So, prices have risen so much over the past 20, 30 years that people are getting into the housing market later. So, they’re renting for longer. As you said, there’s families renting. So, these rising rents are going to actually eat into people’s savings buffers that they’re trying to save to build up a deposit with interest rates rising, you know, the serviceability requirements are higher as well.

So it’s really a vicious cycle in some ways that impacts all Australians that need housing. So it’s a really tricky situation. I

Kat Clay: remember that there was a chart that kind of Brendan and your team had done in the pandemic about basically showing how few people had access to an emergency supply of money and Just struck me as we were talking about, you know, the poor suffering, most of this idea of certain people have a buffer of, of money, you know, in their bank accounts, but a lot of people don’t.


Trent Wiltshire: I think that that’s completely right.

Probably the, it’s been quite a, a negative or pessimistic podcast. The one, the one positive note I can think of is the labor market is incredibly strong. So the unemployment rate is at 3. 7%. So it’s been around three and a half percent lowest in about 50 years under employment. So people want to work more hours is very low as well.

Job ads and job vacancies are really high. So the one positive there. Most people, or pretty much everyone that wants a job, should be able to get a job. So that is one thing that will help with this affordability crisis. In saying that, we know wages growth is pretty weak, so there’s definitely negatives there as well, but that’s the one positive story.

Kat Clay: Well, it’s good to have some kind of positive story out of this podcast, because I know there’s a lot of people doing it really tough at the moment, and it’s very hard with all the interest rate. Rises regardless of whether you’re a renter or a homeowner, Joey, we’re also about solutions at Grattan. Can the situation for renters be improved or does it just need to be borne out over time?

Joey Moloney: There are definitely things that the government can and should be doing to help ameliorate the sort of harsh edges of this situation. First and foremost, you know, we’re talking before about who are the vulnerable people that were like to fall, likely to fall out of the bottom. in this situation. You know, that low vacancy rate fundamentally represents too few houses for too many people.

So in that scramble, some people are going to lose, you think about it, this game of musical chairs, the person in the weakest position is going to lose out. The first thing I think government should be doing is thinking about an increase in the rent assistance payment. So this is a payment in our welfare system.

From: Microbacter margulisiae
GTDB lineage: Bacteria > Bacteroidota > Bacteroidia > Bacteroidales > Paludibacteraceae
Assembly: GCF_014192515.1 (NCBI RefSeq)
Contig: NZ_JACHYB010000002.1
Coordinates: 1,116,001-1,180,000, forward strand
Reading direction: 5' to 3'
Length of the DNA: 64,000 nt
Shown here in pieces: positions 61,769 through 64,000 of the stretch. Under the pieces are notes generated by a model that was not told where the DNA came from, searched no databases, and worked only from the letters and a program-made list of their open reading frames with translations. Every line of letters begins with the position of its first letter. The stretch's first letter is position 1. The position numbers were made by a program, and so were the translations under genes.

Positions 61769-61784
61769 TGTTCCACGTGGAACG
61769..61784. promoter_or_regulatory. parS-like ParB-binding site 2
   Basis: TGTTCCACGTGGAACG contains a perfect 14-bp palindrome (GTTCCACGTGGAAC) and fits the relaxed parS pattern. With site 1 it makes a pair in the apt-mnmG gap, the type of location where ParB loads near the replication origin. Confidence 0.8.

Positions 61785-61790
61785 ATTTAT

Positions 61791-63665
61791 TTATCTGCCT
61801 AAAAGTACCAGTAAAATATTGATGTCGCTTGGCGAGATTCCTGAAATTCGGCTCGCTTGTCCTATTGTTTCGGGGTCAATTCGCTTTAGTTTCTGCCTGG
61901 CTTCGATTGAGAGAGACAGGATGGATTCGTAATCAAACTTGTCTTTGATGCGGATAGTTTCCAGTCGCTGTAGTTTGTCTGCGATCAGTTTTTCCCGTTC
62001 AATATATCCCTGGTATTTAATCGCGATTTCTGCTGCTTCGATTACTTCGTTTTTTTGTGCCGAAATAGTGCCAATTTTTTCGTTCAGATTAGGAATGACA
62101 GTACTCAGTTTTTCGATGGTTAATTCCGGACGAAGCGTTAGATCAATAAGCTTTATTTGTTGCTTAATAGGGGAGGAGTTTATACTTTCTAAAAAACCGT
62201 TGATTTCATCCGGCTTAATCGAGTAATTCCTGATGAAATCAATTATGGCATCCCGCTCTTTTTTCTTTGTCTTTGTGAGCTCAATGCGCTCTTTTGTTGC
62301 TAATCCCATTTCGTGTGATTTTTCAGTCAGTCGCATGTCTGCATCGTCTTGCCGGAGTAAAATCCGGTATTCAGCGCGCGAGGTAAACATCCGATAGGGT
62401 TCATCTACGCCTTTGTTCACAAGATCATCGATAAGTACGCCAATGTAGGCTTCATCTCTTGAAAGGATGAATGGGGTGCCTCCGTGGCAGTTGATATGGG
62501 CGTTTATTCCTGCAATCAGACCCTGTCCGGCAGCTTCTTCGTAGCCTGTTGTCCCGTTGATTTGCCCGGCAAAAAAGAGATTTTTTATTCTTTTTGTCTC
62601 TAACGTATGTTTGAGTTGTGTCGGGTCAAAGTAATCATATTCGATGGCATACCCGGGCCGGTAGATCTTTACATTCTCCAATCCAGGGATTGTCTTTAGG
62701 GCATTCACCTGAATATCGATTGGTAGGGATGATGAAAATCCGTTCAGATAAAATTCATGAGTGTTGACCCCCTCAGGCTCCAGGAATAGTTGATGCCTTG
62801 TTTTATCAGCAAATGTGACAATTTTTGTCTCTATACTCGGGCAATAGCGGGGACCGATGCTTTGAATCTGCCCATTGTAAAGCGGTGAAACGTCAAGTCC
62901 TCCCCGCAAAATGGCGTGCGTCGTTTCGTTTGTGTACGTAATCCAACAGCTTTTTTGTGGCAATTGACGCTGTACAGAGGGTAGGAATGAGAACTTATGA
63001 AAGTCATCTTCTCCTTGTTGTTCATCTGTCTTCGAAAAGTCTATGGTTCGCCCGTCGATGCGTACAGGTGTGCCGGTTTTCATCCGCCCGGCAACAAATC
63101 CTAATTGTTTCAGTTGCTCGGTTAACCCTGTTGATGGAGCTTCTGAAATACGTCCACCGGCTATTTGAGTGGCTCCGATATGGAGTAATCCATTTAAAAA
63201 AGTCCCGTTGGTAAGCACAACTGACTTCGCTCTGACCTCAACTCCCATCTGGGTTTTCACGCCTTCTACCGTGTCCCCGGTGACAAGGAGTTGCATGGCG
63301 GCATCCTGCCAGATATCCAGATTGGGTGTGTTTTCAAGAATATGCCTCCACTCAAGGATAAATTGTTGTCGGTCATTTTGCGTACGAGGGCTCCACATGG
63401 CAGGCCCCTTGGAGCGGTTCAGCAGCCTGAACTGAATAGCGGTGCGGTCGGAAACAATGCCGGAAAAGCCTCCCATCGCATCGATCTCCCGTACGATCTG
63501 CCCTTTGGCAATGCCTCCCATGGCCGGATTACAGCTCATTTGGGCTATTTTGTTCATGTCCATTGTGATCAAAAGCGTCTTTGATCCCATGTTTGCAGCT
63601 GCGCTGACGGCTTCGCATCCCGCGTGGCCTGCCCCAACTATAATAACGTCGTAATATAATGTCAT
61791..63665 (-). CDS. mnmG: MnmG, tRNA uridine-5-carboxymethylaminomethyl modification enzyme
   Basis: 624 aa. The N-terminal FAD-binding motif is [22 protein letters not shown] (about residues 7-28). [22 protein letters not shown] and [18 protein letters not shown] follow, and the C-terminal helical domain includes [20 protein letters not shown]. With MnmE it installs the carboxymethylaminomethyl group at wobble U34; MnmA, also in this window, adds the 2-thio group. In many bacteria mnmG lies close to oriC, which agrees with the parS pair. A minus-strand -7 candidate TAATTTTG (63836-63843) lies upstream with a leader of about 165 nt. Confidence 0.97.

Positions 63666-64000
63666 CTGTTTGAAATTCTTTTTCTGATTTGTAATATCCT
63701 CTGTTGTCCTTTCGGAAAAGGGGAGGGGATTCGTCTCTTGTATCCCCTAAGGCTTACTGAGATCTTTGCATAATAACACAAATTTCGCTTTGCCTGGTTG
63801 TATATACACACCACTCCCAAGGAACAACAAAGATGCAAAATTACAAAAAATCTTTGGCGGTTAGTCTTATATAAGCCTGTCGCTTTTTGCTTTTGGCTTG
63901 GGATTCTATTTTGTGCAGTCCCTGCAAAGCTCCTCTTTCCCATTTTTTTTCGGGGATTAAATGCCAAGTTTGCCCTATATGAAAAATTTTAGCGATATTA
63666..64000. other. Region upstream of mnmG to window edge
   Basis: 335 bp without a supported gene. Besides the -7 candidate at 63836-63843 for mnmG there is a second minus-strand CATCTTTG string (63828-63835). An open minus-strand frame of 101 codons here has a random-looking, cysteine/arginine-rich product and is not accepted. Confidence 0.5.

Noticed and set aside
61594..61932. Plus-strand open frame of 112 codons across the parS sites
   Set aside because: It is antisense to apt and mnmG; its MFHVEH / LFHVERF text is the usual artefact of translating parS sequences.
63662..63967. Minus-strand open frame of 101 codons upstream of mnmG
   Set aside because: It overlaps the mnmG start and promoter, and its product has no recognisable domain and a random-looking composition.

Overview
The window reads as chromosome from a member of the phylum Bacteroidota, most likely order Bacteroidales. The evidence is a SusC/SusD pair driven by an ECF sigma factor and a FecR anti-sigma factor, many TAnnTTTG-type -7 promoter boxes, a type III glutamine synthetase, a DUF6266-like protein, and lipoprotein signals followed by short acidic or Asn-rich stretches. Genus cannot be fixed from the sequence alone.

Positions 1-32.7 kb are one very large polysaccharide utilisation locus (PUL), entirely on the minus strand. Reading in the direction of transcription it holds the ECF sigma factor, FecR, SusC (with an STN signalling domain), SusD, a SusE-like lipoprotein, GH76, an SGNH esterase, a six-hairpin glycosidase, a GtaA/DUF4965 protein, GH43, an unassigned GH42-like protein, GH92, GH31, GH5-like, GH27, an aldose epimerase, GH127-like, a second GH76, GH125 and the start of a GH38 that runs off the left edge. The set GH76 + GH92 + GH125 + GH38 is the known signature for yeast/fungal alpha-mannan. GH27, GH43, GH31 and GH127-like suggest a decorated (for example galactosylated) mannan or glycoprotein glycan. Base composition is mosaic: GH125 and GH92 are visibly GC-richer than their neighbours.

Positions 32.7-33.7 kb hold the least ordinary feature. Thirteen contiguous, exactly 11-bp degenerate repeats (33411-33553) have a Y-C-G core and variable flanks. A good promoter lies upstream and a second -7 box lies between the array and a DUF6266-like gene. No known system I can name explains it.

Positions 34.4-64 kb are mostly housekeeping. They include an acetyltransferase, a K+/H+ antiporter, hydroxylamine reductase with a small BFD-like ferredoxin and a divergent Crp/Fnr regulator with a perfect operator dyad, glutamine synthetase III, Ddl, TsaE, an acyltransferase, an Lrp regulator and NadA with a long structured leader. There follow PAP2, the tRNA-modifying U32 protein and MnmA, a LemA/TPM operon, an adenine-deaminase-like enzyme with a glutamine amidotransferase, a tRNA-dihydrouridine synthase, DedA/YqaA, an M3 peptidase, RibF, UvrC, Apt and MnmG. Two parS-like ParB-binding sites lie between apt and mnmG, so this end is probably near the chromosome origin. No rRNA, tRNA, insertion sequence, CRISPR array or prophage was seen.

It’s, it’s a supplement that’s tied on to other income support payments. So any income support recipient In the private rental market, say an aged pensioner who lives in a private rental, a job seeker recipient who lives in a private rental is eligible to receive it. The problem with it is it’s too low and it’s the way that it’s been indexed over the years, so the way that it’s gone up over the years hasn’t kept pace with rents and it’s certainly not keeping pace with current rents.

Probably what’s needed is about a 40 50 percent increase in the rent assistance payment. Now, this is money that they, recipients of it, they don’t have to spend on rent. They can spend it on whatever they want. The key point of it is, is, is it saying that, okay, we understand your living costs are higher in the private rental market.

So here’s just a bit of extra cash to help get by. And what that should hopefully do is that vulnerable poor people on income support payments facing rent increases that are going to absolutely break their budget. Hopefully just a little bit of extra money in their pocket can make ends meet and could potentially mean the difference between them not being able to you know, keep a secure roof over the head and otherwise. Fundamentally, the game here is about there not being enough houses to go around. So what do you reckon, Trent? Do you reckon we can just build enough houses to build our way out of this problem?

Trent Wiltshire: That is the medium long term solution to build more housing.

But again, they’re the The outlook isn’t great. So the housing industry association came out with some forecasts and data the other day. It forecasts that the number of new homes to be built this year is expected to be 8. 9 percent lower this and then in 2024, a further 12 percent lower. Housing supply is actually forecast to drop.

We’ve actually got a decent pipeline at the moment. That’s sort of a hangover from COVID, where there was a lot of supply chain issues and things took a while to get built. So we are building a lot now, but our building industry is very cyclical and very tied to interest rates and house prices. So when prices fall, when interest rates are rising construction typically comes down.